Lack of Presence and Awareness
Next time you go to a concert or a fireworks show with an audience of Millennials, try to count the number of people not staring at their phone, recording the entire concert.
The average millennial can’t enjoy real-time anymore because they are so focused on documenting everything.
I’ll never forget my memories of going to Lady Gaga’s ArtPop concert at Madison Square Garden or the fireworks show at Disneyland Paris and seeing hundreds of bright, glowing phones staring back at me. It’s so distracting.
We’re not consciously aware of this deeply-ingrained habit. We’re not being present in our own life. The only life we have. It’s being stripped away from us because of addiction.
It Makes Us Anti-Social
Have you ever looked up from your phone while commuting or waiting in line and suddenly notice how everyone is glued to the little screen in their hand?
Unless you are paying for something or ordering a coffee at a coffee shop, chances are you are also glued to your phone. And so is everyone else.
I’ve always been a huge bookworm and frequently carry books around with me everywhere I go but I’ve created this intentional habit of pulling out my fiction read while waiting in line or riding public transportation instead of whipping out my phone. I only check social media twice a day – each for 10 minutes – and when I’m not in the mood to read my book, I look up. And I bask in the silence, the stillness. I people-watch. I watch the trees move against the wind, I observe the birds overhead. I talk to people. I ask them how they are.
There is so much to be done without a phone in your hand.
I Permanently Deleted my Facebook
As for me now in the final month of 2019, I finally permanently deleted my Facebook. The personal account I created in September 2009, my sophomore year of high school.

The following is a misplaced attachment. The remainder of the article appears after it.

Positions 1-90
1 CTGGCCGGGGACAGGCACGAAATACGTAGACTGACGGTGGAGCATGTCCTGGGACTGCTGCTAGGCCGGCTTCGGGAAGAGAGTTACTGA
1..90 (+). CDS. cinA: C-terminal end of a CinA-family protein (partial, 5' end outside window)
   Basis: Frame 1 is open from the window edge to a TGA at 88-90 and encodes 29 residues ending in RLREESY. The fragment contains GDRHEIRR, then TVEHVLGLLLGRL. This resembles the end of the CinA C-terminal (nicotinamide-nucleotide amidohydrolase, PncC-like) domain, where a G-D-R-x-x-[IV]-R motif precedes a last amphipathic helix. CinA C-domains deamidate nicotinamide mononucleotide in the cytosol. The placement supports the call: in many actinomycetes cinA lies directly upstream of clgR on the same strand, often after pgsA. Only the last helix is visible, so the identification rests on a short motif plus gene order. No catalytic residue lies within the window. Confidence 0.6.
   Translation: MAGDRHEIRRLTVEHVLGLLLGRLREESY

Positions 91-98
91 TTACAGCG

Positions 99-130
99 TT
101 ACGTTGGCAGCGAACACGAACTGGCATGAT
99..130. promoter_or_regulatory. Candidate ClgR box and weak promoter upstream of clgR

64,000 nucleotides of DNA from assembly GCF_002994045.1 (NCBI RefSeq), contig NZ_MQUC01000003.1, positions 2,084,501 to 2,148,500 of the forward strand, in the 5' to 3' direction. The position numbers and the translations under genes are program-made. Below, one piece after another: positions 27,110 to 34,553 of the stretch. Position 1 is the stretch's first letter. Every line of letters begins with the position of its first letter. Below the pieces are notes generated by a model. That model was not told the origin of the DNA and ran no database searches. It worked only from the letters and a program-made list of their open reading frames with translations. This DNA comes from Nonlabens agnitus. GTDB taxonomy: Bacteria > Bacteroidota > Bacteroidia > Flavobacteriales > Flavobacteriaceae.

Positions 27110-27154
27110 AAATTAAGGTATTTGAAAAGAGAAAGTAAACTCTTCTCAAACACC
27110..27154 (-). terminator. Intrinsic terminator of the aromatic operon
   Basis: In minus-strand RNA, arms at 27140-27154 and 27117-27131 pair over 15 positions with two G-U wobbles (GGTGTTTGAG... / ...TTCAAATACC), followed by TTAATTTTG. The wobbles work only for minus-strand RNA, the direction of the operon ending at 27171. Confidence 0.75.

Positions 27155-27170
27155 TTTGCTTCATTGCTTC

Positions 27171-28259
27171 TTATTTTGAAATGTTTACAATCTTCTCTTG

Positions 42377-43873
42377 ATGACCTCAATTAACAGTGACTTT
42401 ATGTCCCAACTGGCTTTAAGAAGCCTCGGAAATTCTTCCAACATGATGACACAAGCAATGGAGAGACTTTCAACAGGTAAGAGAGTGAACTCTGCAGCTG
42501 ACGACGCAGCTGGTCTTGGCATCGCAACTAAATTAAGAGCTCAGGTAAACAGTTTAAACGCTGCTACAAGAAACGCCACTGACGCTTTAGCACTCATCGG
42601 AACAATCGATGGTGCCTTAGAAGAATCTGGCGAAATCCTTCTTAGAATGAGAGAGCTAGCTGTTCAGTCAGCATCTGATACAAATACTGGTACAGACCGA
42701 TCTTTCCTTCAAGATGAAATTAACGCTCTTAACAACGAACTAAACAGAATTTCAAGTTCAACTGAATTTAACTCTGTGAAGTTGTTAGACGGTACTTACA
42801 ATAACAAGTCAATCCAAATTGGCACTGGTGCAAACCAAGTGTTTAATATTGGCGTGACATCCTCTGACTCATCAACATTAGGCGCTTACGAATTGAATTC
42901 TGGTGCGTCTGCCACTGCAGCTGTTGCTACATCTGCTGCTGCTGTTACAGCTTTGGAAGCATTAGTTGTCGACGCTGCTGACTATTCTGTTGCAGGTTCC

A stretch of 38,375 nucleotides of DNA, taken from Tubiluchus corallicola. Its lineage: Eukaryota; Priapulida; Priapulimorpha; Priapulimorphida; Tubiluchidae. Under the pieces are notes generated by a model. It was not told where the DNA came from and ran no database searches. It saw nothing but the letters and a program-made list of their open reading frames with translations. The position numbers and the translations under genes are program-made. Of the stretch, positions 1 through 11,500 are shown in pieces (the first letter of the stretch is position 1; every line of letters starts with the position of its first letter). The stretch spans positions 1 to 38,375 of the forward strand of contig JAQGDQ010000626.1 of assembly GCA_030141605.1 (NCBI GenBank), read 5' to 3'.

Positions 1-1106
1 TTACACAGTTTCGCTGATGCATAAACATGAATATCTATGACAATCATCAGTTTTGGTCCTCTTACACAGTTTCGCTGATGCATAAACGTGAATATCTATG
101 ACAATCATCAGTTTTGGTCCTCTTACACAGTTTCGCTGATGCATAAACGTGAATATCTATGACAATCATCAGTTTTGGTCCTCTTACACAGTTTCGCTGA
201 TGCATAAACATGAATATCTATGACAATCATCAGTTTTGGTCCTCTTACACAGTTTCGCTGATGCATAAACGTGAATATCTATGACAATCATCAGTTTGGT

The idea of having old photographs, posts, things I’ve written and said on the internet from age 15 – 25 is terrifying. Having been inspired by a friend’s cutting the strings off an old chapter years ago (and Tiffany Ferg’s YouTube video), I finally felt ready to cut an old decade of my life that doesn’t feel connected to me – “adult” Helena – anymore.
It’s so easy to judge people online. It’s easy to say the wrong thing and get “canceled.” It’s easy to make internet friends quickly and just as easily be done with them.
Looking back at my teenage self, I CRINGE at some of the things I’ve shared in my youth. I don’t have any regrets, but I wish I acted more slowly in my interactions with others online in my youth. I wish I followed my gut more, and I wish I took a day to think about something before posting it publicly online.
Words stay with people. You start to identify and remember people by the things they say on Facebook. There are parts of my growing up that I don’t want out there. Because my younger self – the me that was coming of age with the internet, that didn’t fully understand the greys of life, that hadn’t grown into her maturity yet – is not me now. Who knows where the internet is going, where it will be 100 years from now. I don’t want my life, my data, my privacy, the words from my youth…out there.
If you’ve judged others on FB, forgive anyone who says things before age 22. They are young and growing into themselves. Please be kinder to people on the internet – even if you’ve only met them once or never at all. Think twice before adding the 1,000th friend on the internet for meeting them ONCE at that party that one time (you’ll never talk to them again and that’s perfectly okay.)
Cherishing discovery and my privacy is something I’ve grown to love in 2019. And it’s something I feel excited to explore more of in the ‘20s – as “adult” Helena.
The time I spent on social media, perusing Facebook and scrolling my Instagram newsfeed, is now spent writing. Writing a novel. Writing on my beloved blog. Writing poetry in a secret document that is only for me. I still write daily in my journal, a habit I started when I was 7 years old and magically continued all these years later.
I make actual photo albums – actually tangible! – to store my visual memories instead of in a digital Facebook album.
And anyone who needs to get ahold of me all know how to get ahold of me. My close friends know how to reach me. We don’t need Facebook to do it. We have phones and emails and Marco Polo video chats and handwritten letters and postcards sent abroad. These are far more precious to me.
The thousands of Facebook “friends” of people I met once aren’t necessary to my vitality.
Social Media Robs Us of Our Time
Time. Time is precious. And it’s fleeting and it’ll be gone before we know it. I want to use my remaining time on Earth doing only the things that 100% light and lift me up. I choose to only do things that make me vital.
Ask Yourself : Does this bring vitality to my life? Does this make me feel energized? Does this light me up?
If the answer is AT ALL “no”, lose it. Throw it away. Let it go and carry forward with your time living.
As for me, I’ll be having less screen time and more real time.